File photo of Quad members Photograph:( AFP )
The four nations that make up the so-called Quad group (Quadrilateral Security Dialogue) began their largest joint naval exercises over a decade ago, as part of efforts to balance China's vast military and economic power in the region
India, United States, Japan and Australia are members of the Quad, an informal group that Washington has been promoting to work as a potential bulwark against China's increasing political, commercial and military activity in the Indo-Pacific.
The four nations that make up the so-called Quad group (Quadrilateral Security Dialogue) began their largest joint naval exercises over a decade ago, as part of efforts to balance China's vast military and economic power in the region.
It's an old group with a new life and the members need it, now more than ever.
Japan wants to end Chinese incursions in its waters. To counter China, Suga last month visited Vietnam and Indonesia to bolster ties with key Southeast Asian allies. That followed a meeting in Tokyo of foreign ministers from the "Quad" an informal group of Japan, Australia, the United States, and India.
While Australia wants to counter China's punitive taxes, America wants an open Indo-Pacific and India wants respect for its territorial integrity.
The grouping makes sense but for it to make a difference it must get its act together, speak in one voice and in a language of strength.
The Quad must be consistent and proactive and not compliant and reactive.
In 2004, a tsunami had devastated the Indian Ocean region and the world was looking to help. Four countries decided to coordinate their response, these include India, the United States, Japan and Australia.
They launched ad hoc operations to provide relief but the engagement was limited. In 2007, the ASEAN regional forum took place in the Philippines, the prime ministers of India, Japan and Australia met with then US Vice President Dick Cheney.
This was the first quadrilateral summit. A few months later, the four countries held a large multilateral naval exercise in the Indian Ocean
Hu Jintao, former president of the People's Republic of China, did not like it and exerted pressure.
China has denounced the Quad as an attempt to contain its development and urged the United States to drop its "Cold War mentality".
For the next 10 years, the Quad lay dormant. But 2017 came as a big turning point as China's Belt and Road initiative was expanding.
Quad member nations saw what China was up to and resurrected the alliance with a meeting. The discussion revolved around a 'free and open Indo-Pacific.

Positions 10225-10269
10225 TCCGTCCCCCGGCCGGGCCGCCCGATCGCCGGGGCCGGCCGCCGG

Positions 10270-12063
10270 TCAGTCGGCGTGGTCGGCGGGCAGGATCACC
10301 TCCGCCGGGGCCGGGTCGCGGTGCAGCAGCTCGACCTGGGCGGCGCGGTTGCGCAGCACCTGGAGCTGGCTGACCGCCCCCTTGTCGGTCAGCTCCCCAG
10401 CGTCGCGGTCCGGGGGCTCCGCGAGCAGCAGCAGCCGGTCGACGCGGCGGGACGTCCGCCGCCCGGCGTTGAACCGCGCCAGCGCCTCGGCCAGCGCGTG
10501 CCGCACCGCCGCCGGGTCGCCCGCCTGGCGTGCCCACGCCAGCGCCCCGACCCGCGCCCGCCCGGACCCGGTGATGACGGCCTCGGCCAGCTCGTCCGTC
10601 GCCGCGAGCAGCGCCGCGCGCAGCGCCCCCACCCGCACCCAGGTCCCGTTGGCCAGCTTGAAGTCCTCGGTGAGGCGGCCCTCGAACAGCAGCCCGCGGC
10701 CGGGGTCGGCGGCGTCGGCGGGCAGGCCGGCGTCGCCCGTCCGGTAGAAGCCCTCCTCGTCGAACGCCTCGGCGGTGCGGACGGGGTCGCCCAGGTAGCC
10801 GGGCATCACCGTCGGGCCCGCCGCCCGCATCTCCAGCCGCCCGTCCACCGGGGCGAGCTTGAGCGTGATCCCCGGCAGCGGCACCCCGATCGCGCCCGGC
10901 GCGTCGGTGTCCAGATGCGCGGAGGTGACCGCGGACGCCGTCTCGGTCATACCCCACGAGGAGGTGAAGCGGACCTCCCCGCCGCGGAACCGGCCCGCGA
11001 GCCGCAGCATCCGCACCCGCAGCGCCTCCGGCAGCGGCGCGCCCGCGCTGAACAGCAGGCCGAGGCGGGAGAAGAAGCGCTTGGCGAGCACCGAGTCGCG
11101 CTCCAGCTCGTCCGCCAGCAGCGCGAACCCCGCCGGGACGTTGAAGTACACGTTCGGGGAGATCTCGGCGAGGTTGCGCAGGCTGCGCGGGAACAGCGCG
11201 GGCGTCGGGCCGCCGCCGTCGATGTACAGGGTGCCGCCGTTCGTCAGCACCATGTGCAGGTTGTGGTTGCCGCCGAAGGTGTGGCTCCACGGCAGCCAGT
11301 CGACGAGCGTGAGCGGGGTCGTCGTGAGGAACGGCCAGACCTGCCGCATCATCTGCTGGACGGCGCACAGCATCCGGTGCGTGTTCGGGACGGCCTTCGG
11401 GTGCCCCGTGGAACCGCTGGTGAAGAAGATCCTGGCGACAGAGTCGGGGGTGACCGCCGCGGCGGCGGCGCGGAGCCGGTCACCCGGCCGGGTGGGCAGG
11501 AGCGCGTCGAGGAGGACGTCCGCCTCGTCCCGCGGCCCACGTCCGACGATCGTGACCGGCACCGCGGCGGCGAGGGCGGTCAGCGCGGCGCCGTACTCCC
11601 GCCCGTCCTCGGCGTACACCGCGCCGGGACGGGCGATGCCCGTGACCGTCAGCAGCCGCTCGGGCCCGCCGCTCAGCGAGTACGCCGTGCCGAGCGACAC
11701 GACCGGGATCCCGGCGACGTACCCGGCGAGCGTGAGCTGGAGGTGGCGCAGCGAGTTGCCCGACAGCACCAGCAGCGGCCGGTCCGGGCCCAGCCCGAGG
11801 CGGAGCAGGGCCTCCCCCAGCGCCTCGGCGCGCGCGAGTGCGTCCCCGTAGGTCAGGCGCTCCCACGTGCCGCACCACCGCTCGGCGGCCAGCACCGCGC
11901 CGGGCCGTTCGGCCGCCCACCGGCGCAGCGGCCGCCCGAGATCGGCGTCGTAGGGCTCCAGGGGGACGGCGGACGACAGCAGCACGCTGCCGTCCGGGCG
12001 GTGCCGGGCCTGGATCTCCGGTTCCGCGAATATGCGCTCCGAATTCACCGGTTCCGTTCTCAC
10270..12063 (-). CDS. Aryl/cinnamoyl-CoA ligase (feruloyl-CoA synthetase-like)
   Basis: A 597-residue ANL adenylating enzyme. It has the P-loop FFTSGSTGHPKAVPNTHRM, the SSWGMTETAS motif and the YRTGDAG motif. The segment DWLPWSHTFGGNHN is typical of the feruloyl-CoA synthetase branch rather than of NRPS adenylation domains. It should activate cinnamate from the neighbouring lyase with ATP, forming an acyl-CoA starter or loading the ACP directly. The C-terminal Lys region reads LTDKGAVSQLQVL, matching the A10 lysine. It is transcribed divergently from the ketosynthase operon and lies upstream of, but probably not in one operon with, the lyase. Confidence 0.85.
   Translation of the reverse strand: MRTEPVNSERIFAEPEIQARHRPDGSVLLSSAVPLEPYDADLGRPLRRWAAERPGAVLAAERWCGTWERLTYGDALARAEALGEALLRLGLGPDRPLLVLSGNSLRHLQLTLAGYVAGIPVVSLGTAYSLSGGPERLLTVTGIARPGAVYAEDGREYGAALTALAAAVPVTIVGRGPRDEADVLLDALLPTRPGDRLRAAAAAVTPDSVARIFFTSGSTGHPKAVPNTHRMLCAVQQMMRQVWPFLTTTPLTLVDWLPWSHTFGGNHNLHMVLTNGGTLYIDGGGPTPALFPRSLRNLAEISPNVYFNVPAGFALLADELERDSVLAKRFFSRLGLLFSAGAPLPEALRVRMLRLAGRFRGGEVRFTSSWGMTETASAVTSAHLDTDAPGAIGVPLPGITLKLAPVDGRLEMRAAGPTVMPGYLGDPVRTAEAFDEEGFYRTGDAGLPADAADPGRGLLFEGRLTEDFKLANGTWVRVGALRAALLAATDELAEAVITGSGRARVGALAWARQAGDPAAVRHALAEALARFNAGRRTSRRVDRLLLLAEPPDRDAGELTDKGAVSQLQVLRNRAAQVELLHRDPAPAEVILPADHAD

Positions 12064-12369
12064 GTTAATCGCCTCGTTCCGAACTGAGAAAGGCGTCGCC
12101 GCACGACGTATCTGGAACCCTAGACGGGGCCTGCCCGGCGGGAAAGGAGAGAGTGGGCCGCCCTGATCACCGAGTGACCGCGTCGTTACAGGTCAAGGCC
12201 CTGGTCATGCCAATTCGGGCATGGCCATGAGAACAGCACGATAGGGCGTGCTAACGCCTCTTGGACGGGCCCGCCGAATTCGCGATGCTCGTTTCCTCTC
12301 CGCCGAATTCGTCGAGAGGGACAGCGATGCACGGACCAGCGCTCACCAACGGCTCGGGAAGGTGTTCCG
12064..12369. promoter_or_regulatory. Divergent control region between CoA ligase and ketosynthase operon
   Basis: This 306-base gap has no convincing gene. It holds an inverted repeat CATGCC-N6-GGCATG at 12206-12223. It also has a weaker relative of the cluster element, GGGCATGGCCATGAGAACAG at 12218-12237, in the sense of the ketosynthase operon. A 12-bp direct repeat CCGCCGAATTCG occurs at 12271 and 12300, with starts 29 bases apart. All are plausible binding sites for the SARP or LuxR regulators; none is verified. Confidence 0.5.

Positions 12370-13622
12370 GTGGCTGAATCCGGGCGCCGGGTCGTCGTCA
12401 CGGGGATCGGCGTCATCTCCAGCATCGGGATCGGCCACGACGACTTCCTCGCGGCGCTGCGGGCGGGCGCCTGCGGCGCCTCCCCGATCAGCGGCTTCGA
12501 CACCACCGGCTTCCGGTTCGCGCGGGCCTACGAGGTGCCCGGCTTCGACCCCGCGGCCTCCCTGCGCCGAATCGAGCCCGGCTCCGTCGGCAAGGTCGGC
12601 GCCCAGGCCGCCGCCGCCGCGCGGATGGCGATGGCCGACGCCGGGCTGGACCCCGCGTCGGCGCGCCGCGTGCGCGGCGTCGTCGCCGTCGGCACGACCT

After unleashing the coronavirus pandemic, China emerged as the single biggest threat to the stability of the Indo-Pacific.
Its increasing assertiveness, expanding maritime aggression and bizarre territorial claims has infuriated Quad members and the other countries in the region.
Beijing is currently fighting a trade war with the United States, a diplomatic war with Australia, a border conflict with India and multiple territorial disputes with Japan.
The threat is real and Quad is looking to evolve from an informal grouping into a formal alliance because together it has the potential to counter China's aggression.
China has an army of two million. Meanwhile, the combined army strength of India, United States, Japan and Australia is 2.2 million.
While the Chinese navy has a strength of 240,000, for the Quad, the naval forces stand at 760,000.
But even though the potential is immense, challenges remain, especially for India, proximity and the lack of a formal alliance are major concerns.
India is the only quad member that shares a border with China and is thus, the most vulnerable to Chinese retaliation.
Unlike Japan and Australia, India does not have a formal security alliance with America.
India sticks to the idea of non-alignment and strategic autonomy, it cannot command the Quad's intervention, should China provoke again.
US President Joe Biden and Indian Prime Minister Narendra Modi agreed in a telephone call to strengthen Indo-Pacific security through the Quad grouping of countries that is seen as a way to push back against China's growing assertiveness in the region.
To be potent and effective, Quad and its members must establish a formal alliance and not wait for another pandemic to join hands.